# Guarding Against Bad Input

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In the previous demo, you improved the solution to have the complexity to O(1) from O(n). You managed to calculate the sum of numbers between zero and one hundred million in an instant instead of 20 minutes.

In this part, you’ll learn a few things you can use in the next demo to cause your solution to crash or give wrong results.

The code you write shouldn’t assume that the input will follow the rules you thought of when you wrote it. Any function you write is going to be part of a larger program, and there might be bugs out there. You’d want to end the chain of wrong values because it might cause bigger problems.

On June 4, 1996, the rocket Arian 5 exploded 40 seconds after launch. A single line of code caused a bug that switched a number from a positive value to a negative value. The incorrect value caused a series of problems that resulted in the rocket’s explosion.

Bugs are almost unavoidable, no matter how good you are. What’s important is to not let the bug of an unexpected value become a wrong input to the next part of your system. Some bugs can cause your app to crash. This is also a poor experience for someone trying to use your app. Understanding how your code works allows you to prepare for unexpected possibilities.

`Int`

has a strict range: The maximum value you can have in a 64-bit computer with this data type, represented in `Int.max`

, equals `9_223_372_036_854_775_807`

. Remember from the previous lesson that different computers can have different maximum values. So Swift provides constants like `Int.max`

that give the maximum value of an `Int`

on the hardware running the code.

Nine quintillion is a huge number, and you might think that you’d never reach this value, but you can never know for sure.

Adding just one to this value causes a crash if you’re using `Int`

. For situations where you need larger numbers, `Float`

is the right choice.

```
9223372036854775807 + 1 // This will give an error on Playground
var floatValue: Float = 9223372036854775807
floatValue = floatValue * 100
print(floatValue)
```

`floatValue`

can hold very large values, but it ignores the smaller digits to prioritize the larger ones. In this case, it’s storing the first seven digits from the left and the rest are zeroes. Try the same with a `Double`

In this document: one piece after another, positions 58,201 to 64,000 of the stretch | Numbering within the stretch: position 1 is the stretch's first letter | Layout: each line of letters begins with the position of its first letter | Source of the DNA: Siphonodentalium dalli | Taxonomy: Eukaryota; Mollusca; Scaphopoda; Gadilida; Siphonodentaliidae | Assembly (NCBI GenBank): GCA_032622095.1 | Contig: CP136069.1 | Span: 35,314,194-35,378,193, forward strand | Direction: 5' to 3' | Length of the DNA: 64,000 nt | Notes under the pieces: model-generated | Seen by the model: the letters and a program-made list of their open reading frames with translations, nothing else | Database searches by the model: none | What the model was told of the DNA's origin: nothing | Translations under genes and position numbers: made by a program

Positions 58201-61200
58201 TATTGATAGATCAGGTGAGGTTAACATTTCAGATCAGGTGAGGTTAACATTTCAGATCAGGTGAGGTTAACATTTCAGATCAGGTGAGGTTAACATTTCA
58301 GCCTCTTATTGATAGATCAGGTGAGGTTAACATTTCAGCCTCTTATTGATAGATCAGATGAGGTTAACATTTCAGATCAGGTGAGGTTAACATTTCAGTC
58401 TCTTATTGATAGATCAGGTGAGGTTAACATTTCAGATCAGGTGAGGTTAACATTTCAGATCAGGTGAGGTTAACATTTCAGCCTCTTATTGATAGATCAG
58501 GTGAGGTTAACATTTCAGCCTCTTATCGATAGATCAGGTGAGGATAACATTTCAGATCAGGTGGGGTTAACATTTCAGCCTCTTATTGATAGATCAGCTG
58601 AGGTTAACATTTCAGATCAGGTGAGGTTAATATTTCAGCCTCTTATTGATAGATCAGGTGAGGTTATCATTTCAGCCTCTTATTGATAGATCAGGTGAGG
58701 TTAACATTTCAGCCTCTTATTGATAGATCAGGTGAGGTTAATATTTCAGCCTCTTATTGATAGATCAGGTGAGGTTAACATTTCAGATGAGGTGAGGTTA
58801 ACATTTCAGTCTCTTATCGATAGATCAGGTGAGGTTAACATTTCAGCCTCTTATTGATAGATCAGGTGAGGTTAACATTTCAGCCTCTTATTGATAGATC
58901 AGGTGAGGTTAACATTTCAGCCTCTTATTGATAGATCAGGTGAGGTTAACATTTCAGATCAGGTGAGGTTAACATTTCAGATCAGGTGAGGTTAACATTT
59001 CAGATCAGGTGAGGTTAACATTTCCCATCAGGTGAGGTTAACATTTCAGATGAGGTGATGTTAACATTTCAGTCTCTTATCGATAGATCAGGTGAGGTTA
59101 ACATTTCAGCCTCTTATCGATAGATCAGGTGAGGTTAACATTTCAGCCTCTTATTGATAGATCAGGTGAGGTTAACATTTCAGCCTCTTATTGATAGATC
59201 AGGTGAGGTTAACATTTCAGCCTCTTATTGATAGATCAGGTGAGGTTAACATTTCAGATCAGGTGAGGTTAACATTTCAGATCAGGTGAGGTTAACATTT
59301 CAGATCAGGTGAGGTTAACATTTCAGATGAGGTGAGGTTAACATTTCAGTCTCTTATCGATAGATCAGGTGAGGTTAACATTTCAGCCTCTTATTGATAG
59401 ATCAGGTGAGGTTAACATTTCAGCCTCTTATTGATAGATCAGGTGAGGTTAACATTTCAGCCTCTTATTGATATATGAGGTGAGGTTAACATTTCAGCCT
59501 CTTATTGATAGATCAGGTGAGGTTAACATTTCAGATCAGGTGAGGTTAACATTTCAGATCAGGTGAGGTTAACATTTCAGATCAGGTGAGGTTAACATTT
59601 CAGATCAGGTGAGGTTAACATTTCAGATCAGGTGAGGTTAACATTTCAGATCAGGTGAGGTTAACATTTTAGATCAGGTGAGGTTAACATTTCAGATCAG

:

```
var doubleValue: Double = 9223372036854775807
doubleValue = doubleValue * 100
print(doubleValue)
```

`Double`

has a higher precision than `Float`

. It can store the values of the first 16 digits from the left. So your choice of data types can make a significant difference when you might be dealing with large numbers.

It’s important to understand that `Float`

and `Double`

sacrifice the digits on the right — such as units, tens, and hundreds — in favor of large numbers. Looking at the following code:

```
var floatValue: Float = 9223372036854775807
var floatValue2: Float = 9223372036854775807 + 1
if floatValue == floatValue2 {
print("How is this possible?")
}
```

This if condition *will* give a value of true, although you can clearly see that those numbers aren’t equal. But `Float`

completely ignores the unit and the final stored values became identical.

If you’re curious about the maximum number that `Float`

and `Double`

represent, they don’t have a `.max`

constant. They have a `.greatestFiniteMagnitude`

value.

```
Float.greatestFiniteMagnitude
Double.greatestFiniteMagnitude
```

Another key point — perhaps the most important for your function — is to ensure that the input you receive in your function matches your expectations.

When you implemented the Fibonacci sequence, you ensured that the index requested in the input was a positive number. If it wasn’t, you returned zero.

If one of your inputs must be smaller than the other, it’s best to ensure they are. If you use a `while`

loop, for example, you might end up with a condition that never happens:

```
var minValue = 100
var maxValue = 0
while (minValue != maxValue) {
doSomething()
minValue += 1
}
```

The code assumes that `minValue`

starts with a smaller value than `maxValue`

. The earlier increases one by one until it reaches the value of the latter.

If they start with opposite values, the condition will never happen and your app will be stuck in this loop until it crashes when `minValue`

reaches 9223372036854775807.

The last point to cover is simple yet occurs very frequently. `Int`

values don’t hold fractions. Five divided two is 2.5. But if you’re dividing `Int`

values and storing them in another `Int`

, rounding will happen:

```
var intValue = 5
intValue = intValue / 2
print(intValue)
```

In this situation, `intValue`

will have a value of 3. `Int`

always rounds to the nearest full digit: It rounds up anything half or above and rounds down anything below half.

This can make a significant difference in the final result if you have division in your algorithm and you’re storing the values in an `Int`

.

In the next demo, you’ll try different inputs that will crash your code or produce wrong results.